Simply put, a hernia occurs any time that an internal body part pushes into an area that it shouldn’t. Although hernias can technically develop anywhere, they most often occur in the abdomen. In this case, the abdominal lining ruptures, and a portion of the soft tissue beneath — usually the intestines — protrudes through.
The rupture can either be caused by normal wear and tear and physical stress, called an acquired hernia, or by a weakness present from birth, called a congenital hernia. In either case, the hernia can grow larger and more painful over time and during strenuous physical activity.
Often, a hernia will make itself known. You might notice a bulge, pain, or swelling in the abdominal area, or experience pain or a heavy sensation while lifting, coughing, or bending over. Pain can range from sharp and sudden to a dull ache, and will usually hit near the end of the day or after periods of extended standing. Some hernias, however, do not cause any symptoms, and will only be noticed by your doctor during a routine checkup.
The first stage of an abdominal hernia is a weakened and torn abdominal wall. The weakened area then begins to form a hernia sac, which can contain fat, tissue, or a small amount of intestine. Soon, the intestine begins to push further and further into the sac, forming a noticeable bulge.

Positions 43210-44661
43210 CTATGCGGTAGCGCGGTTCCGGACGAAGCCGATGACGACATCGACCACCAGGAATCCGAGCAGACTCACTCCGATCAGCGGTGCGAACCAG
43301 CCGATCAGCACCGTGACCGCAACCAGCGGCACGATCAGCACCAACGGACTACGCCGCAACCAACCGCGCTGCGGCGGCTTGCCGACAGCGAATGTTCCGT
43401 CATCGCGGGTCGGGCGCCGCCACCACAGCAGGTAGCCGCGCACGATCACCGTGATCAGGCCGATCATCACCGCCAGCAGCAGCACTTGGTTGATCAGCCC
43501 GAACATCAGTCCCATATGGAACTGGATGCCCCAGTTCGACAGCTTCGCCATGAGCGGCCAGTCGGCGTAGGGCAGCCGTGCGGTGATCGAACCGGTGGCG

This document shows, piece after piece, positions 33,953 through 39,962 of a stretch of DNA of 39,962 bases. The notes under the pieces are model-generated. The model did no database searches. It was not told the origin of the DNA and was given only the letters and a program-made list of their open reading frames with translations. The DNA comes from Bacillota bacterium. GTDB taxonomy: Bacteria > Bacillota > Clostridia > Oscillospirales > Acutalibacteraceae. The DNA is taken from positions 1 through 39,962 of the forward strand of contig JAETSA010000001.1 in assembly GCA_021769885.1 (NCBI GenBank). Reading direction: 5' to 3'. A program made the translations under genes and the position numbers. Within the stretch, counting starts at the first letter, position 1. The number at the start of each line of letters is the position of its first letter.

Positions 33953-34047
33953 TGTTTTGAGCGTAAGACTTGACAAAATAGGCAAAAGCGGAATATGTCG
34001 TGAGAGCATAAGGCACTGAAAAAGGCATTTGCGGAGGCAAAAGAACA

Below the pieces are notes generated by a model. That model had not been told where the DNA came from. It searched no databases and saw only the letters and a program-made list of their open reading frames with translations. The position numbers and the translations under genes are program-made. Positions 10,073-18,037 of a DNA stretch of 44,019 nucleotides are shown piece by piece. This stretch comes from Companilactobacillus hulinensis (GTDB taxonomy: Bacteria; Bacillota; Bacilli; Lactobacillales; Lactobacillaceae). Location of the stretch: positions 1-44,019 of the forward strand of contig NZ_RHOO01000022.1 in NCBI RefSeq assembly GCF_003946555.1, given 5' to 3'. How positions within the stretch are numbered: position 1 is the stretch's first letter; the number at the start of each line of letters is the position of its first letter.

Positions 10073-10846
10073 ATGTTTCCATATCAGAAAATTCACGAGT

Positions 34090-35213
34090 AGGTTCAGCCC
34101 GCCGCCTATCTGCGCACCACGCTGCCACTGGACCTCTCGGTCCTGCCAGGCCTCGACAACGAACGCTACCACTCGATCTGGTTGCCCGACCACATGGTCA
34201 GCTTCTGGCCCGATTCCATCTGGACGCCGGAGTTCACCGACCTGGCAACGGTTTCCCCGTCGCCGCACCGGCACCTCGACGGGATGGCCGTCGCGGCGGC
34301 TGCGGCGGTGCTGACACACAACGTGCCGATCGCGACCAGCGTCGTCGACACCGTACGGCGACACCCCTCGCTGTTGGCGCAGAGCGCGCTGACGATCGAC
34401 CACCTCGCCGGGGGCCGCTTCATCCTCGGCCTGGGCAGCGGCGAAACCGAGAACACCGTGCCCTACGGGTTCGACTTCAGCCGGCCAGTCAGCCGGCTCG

Usually, the bulge will flatten out when you lie down and can be pushed back behind the abdominal wall. After this point, the condition can become complicated, as the intestine may become trapped inside the sac, and will not be able to be pushed back in.
When this happens, the intestine may be trapped so tightly that it becomes strangulated. The trapped area starts to lose blood and, if left untreated, may die, causing intense pain and a blocked intestine. This requires emergency surgery.
Patients with groin pain that will not go away on its own may be suffering from sports hernia, a misunderstood condition that is often not properly diagnosed by doctors unless they are familiar with athletic pubalgia, the medical name for sports hernia.
Sports hernia is not a true hernia that involves a bulge. Rather, it is tear or weakness where muscles join at the pelvis.
During sports like football, soccer, hockey, tennis, and running where the body twists or turns, two muscles can oppose each other to cause a strain or tear. The rectus abdominus muscle across the belly and the adductor longus muscle in the upper thigh join at the pubis, a bone in the low abdomen. When the muscles are pulled the result can be a sports hernia, chronic radiating pain felt in the groin, low abdomen or even in the rectal area or testicles in men. No pain may be felt at rest, but during activity the pain reoccurs.
Diagnosing sports hernia can be difficult for most doctors because there is no test and a sports hernia usually isn’t visible using MRIs or Xrays, which are more useful in ruling out other causes of the pain. An experienced doctor in sports hernias can diagnose the condition through a physical exam and by having the athlete or patient attempt specific exercises.